French Grammar: Indirect Object Pronouns

French Grammar: Indirect Object Pronouns

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French Grammar: Indirect Object Pronouns
la grammaire française: les compléments d’objet indirect

Indirect Object Pronouns let us know to or for whom/what an action is intended. Don’t get them confused with Direct Object Pronouns or Double Object Pronouns!


An indirect object is a person or thing in a sentence “to whom/what” or “for whom/what” an action is performed.  An indirect object therefore answers the question “to whom/what?” or “for whom/what?” (is the action happening/intended).


À qui est-ce que tu parles?  Je parle à Maurice.
To whom are you (familiar) talking?  I am talking
to Maurice.

Pour qui est-ce qu’elle achète le cadeau?  Elle achète le cadeau pour sa mère.
For whom is she buying the gift?  She is buying the gift
for her mother.

In the first example, Maurice is the indirect object.  The action happens to Maurice.  In the second example, sa mère (her mother) is the indirect object.  The action is intended for her mother.

Indirect Object Pronouns take the place of indirect objects.  In French, indirect object pronouns can ONLY refer to people or other animate nouns (usually animals) – they never refer to things.  Therefore, French indirect object pronouns only answer the question “to whom?” or “for whom?” (is the action happening/intended)

Indirect Object Pronouns:

ME / M’ : to me / for me
TE / T’ : to you (familiar) / for you (familiar)
LUI : to him / to her / for him / for her
NOUS : to us / for us
VOUS : to you (formal / plural) / for you (formal / plural)
LEUR : to them / for them

Note that before a vowel or silent ‘h’, me becomes m’ and te becomes t’.

As with direct object pronouns, French indirect object pronouns usually come before the verb:

Elle me parle.
She is talking TO me.

Je ne lui dis pas les nouvelles.
I am not telling the news TO him.

Leur achetez-vous des jouets?
Are you all buying some toys FOR them?

Ne te donne-t-il pas un cadeau ce Noël?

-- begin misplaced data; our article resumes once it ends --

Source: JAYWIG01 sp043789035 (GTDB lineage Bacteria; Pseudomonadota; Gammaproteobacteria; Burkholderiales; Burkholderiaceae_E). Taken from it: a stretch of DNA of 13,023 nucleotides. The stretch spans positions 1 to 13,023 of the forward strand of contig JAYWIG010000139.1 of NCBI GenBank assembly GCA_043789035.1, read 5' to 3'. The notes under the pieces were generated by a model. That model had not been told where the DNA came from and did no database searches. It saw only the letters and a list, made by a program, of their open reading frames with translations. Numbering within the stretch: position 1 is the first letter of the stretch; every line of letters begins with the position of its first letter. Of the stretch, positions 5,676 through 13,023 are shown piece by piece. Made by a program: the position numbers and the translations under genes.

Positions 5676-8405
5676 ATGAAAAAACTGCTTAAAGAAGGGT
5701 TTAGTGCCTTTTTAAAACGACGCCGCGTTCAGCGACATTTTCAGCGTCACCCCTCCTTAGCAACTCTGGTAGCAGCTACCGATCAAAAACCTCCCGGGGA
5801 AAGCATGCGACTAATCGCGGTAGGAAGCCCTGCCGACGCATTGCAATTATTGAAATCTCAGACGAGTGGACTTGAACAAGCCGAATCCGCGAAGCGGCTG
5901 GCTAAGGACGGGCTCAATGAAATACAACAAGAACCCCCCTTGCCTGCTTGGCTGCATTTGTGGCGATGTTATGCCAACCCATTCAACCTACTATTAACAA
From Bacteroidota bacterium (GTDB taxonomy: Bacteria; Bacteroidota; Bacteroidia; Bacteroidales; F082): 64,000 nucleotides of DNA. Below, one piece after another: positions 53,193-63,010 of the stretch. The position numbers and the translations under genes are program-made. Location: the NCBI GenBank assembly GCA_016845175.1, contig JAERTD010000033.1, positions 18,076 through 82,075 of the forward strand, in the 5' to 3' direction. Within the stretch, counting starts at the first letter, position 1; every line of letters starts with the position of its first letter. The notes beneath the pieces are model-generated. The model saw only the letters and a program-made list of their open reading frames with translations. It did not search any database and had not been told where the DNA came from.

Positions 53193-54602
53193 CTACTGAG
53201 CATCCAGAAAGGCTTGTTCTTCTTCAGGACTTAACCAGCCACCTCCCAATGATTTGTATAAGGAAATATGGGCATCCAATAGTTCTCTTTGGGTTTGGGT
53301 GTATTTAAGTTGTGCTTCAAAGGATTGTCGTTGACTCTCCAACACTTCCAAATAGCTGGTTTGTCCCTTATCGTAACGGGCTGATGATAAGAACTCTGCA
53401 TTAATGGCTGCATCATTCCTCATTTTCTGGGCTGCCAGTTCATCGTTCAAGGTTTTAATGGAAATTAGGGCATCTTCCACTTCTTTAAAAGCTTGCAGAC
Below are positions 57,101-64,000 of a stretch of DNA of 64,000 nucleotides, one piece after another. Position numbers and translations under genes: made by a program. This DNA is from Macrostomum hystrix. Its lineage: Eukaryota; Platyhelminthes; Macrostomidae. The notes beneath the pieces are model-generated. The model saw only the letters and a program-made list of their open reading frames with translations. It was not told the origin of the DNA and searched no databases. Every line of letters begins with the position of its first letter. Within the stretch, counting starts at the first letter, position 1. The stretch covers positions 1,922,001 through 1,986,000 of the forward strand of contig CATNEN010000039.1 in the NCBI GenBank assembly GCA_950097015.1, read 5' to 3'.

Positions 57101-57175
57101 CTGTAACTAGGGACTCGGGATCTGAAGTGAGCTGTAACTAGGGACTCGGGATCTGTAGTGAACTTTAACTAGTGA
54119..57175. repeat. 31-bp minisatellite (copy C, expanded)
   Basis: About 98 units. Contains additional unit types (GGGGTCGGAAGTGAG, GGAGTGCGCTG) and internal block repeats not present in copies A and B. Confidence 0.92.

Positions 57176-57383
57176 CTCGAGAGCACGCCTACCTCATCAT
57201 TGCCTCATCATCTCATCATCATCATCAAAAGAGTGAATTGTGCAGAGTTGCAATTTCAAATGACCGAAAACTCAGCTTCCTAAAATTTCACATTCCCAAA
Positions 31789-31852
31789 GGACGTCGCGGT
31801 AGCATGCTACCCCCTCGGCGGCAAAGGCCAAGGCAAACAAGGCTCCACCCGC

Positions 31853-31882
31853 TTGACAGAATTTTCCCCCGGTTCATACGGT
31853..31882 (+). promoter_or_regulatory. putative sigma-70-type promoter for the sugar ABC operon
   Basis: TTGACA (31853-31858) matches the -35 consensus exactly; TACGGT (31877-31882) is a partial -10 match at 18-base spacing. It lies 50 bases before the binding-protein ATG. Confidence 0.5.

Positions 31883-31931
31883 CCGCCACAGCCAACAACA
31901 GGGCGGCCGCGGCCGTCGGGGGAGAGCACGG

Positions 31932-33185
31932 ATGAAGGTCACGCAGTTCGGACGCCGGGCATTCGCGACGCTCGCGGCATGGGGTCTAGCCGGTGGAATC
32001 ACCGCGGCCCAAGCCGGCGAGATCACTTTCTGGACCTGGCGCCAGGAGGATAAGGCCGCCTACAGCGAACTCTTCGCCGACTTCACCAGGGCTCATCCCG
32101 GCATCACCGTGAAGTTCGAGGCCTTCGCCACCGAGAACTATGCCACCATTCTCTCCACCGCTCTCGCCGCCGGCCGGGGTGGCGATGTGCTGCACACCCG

Isn’t he giving a gift TO you (familiar) this Christmas?

In compound tenses, French indirect object pronouns usually come before the auxiliary (“helper”) verb:

Je leur ai dit la vérité.
I told the truth TO them.

Nous ne vous aurions pas écrit.
We would not have written TO you (formal).

When an indirect object pronoun is used with an infinitive, that indirect object pronoun comes before the verb of which it is the object (usually, the infinitive):

Il voudrait nous parler.
He would like to speak TO us.

Je ne vais pas te donner mon numéro de téléphone.
I am not going to give my telephone number to you (familiar).


(1) In both English and French, an indirect object can be either an animate or an inanimate noun.  In English, an indirect object pronoun can also be either an animate or an inanimate noun.  In French, an indirect object can be replaced by an indirect object pronoun ONLY IF the indirect object it replaces is an animate noun (i.e., a person or an animal).  An indirect object that is inanimate can only be replaced by the adverbial pronoun ‘Y’.

Je lui réponds.
I am responding to HIM.

J’y réponds.
I am responding to IT.

(2) With third person indirect object pronouns (lui and leur), it is acceptable to use a stressed pronoun after the verb and the preposition à in order to clarify whether the indirect object pronoun refers to a masculine or feminine person/people.

Je lui parle, à lui.
I am talking to HIM.

Je lui parle, à elle.
I am talking to HER.

Je leur parle, à eux.
I am talking to THEM (masculine).

Je leur parle, à elles.
I am talking to THEM (feminine).

(3)  There are several verbs that take direct objects in English but that take indirect objects in French.  These include:

aller bien à (quelqu’un) : to look nice on (someone)

convenir à (quelqu’un) : to suit (someone) / to be convenient for (someone)

désobéir à (quelqu’un) : to disobey (someone)

obéir à (quelqu’un) : to obey (someone)

plaire à (quelqu’un) : to please (someone)

rendre visite à (quelqu’un) : to visit (someone)

(Always use rendre visite à to express visiting a person/people.  The verb visiter is ONLY used with places or locations, never with people!)

répondre à (quelqu’un) : to respond to (someone) / to answer (someone)

ressembler à (quelqu’un) : to look like (someone) / to resemble (someone)

téléphoner à (quelqu’un) : to phone (someone) / to call (someone)


Qu’est-ce qu’elle t’a donnée?
What did she give to you (familiar)?

Elle m’a donné un cadeau pour mon anniversaire.
She gave me a gift for my birthday.

Qu’est-ce que tu lui as dit?
What did you (familiar) say to him?

Je lui ai dit de rentrer bientôt pour manger.
I told him to return home to eat soon.

Voilà une invitation.  Répondez, s’il vous plaît (R.S.V.P.) !
Here is an invitation.  Respond, please (if it is pleasing to you)!

Qui vous a téléphoné?
Who phoned you all?

Thérèse nous a téléphoné.
Thérèse telephoned us.